For example, that projection results when Gleyber Torres is having a career year and when Anthony Volpe has raised his hitting to league average territory. This happens too when Carlos Rodón, Anthony Rizzo and Giancarlo Stanton have bounced back from lost seasons.
In those bets, Rizzo is a worthy pick as he hopes to overcome the concussion that derailed his strong start this year. Otherwise, Torres is different from who he is, basically there is nothing in Volpe’s profile that indicates more offense to come and Rodón and Stanton are easily injured in the 30-somethings even before the two did not miss the many hours at this time.
There is also a potential downside to Soto and Verdugo coming aboard as new starters, and that is that the Yankees now need Judge to man center field:
The Yankees have always played Judge in center in 2022, but even that feels like something will be lost. The 6’8″, 272-pounder is the biggest dude since Dave Winfield will play at least 70 games in center. He hasn’t slowed down since then, as he ages and adds another major blemish to his otherwise unblemished record.
The aura emanating from the Yankees says “It Has a Better Job.” And in this American League East, maybe not.
Granted, the Tampa Bay Rays will likely lose at least Tyler Glasnow, and maybe Randy Arozarena and Isaac Paredes as well. For their part, the Toronto Blue Jays are without Brandon Belt and Kevin Kiermaier. Either way, the Baltimore Orioles and especially the Red Sox need to start pitching.
With the exception of the Red Sox, however, each of those clubs finished comfortably ahead of the Yankees in 2023. And even Boston is close to getting it, as it did not surrender fourth place to New York until middle of September.
This Won’t Be the Yankees’ Last Blockbuster
All of the above is to say that the Yankees need to do more to establish themselves as a contender for the AL East title in 2024, let alone the World Series.
It’s a good thing, then, that going full “Evil Empire” seems so possible. If the Soto trade is the turn of the key, turning the engine around could come in the form of a potential $300 million deal with Yoshinobu Yamamoto.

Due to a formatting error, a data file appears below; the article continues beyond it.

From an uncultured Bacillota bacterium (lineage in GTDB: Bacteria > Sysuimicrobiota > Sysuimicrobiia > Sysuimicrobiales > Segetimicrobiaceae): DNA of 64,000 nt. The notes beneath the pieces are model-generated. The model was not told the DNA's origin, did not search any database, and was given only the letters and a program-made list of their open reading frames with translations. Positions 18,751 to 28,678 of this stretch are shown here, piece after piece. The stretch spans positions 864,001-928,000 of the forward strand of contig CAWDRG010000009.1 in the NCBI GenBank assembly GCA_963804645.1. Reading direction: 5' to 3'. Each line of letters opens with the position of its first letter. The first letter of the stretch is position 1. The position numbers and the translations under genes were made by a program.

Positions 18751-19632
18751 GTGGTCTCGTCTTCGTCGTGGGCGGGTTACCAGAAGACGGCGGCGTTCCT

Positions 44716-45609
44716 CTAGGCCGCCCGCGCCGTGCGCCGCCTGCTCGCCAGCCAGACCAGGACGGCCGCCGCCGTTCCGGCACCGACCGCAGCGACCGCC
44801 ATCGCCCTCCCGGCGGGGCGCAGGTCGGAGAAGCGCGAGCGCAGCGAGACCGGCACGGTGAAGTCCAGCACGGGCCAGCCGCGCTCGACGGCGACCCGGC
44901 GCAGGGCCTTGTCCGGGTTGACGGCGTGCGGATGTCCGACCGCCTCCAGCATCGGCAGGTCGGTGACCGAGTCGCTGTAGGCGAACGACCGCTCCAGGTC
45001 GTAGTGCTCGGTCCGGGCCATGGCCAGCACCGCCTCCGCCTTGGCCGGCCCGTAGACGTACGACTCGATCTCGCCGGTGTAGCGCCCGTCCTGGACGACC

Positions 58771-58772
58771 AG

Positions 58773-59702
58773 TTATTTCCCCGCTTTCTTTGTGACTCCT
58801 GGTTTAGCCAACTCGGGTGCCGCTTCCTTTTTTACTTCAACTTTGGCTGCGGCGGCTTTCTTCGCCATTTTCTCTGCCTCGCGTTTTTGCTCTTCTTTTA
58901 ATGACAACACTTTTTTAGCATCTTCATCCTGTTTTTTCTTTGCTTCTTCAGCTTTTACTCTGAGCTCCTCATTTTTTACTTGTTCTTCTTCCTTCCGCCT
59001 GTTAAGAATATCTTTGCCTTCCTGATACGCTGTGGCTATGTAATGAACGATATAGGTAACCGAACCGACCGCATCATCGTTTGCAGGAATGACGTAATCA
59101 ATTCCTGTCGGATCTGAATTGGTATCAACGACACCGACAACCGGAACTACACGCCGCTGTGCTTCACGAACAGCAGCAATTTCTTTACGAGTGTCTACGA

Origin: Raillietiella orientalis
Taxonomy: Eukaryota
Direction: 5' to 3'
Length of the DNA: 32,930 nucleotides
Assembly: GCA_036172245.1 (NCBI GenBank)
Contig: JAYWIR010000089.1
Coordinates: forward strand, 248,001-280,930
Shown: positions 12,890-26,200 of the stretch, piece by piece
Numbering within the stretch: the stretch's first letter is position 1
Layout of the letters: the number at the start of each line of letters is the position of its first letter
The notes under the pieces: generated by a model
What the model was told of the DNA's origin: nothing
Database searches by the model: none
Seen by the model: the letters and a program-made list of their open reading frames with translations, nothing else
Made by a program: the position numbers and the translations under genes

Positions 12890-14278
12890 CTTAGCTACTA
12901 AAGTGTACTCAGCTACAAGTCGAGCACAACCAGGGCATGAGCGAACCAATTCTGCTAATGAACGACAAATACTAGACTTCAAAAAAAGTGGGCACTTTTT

According to Jon Morosi of MLB.com, the Yankees will meet with the 25-year-old ace on Monday:
“The Yankees told people they were ahead of the pack with Yamamoto,” an executive told AL Bob Klapisch on NJ.com. “Father, forward.”
SNY’s Andy Martino teased about the Yankees being willing to exceed the $297 million so-called “Cohen Tax” in 2024 as it appears. That will be costly in terms of luxury tax penalties, but the only person who should be concerned about that is managing general partner Hal Steinbrenner.
For all the flack he’s gotten over the years, it’s becoming increasingly apparent that Steinbrenner is more concerned about winning. Last winter, he OK’d a league leading spender. This winter, a trade for one of the best hitters in baseball…and still is.
The sense of urgency is appropriate. Even putting aside the club’s history as 27-time World Series champions, the Yankees are a team whose window of contention has previously been opened by just two men: Judge and Cy Young Award winner Gerrit Cole. The former will turn 32 on April 26. The latter just turned 33 in September.
A guy like Soto is needed to help Judge and Cole while their primes are still active. And as easy as getting hung up on his looming free agency, there’s no rule preventing the Yankees from re-signing him next winter if they can’t extend him first. And if there’s an inside track, it can be.
As it is, just having Soto for 2024 may be the bone the Yankees need to throw their increasingly impatient fanbase. Although there is more work, it is a sign that the organization is as sick as the fans of the championship counter stuck at 27.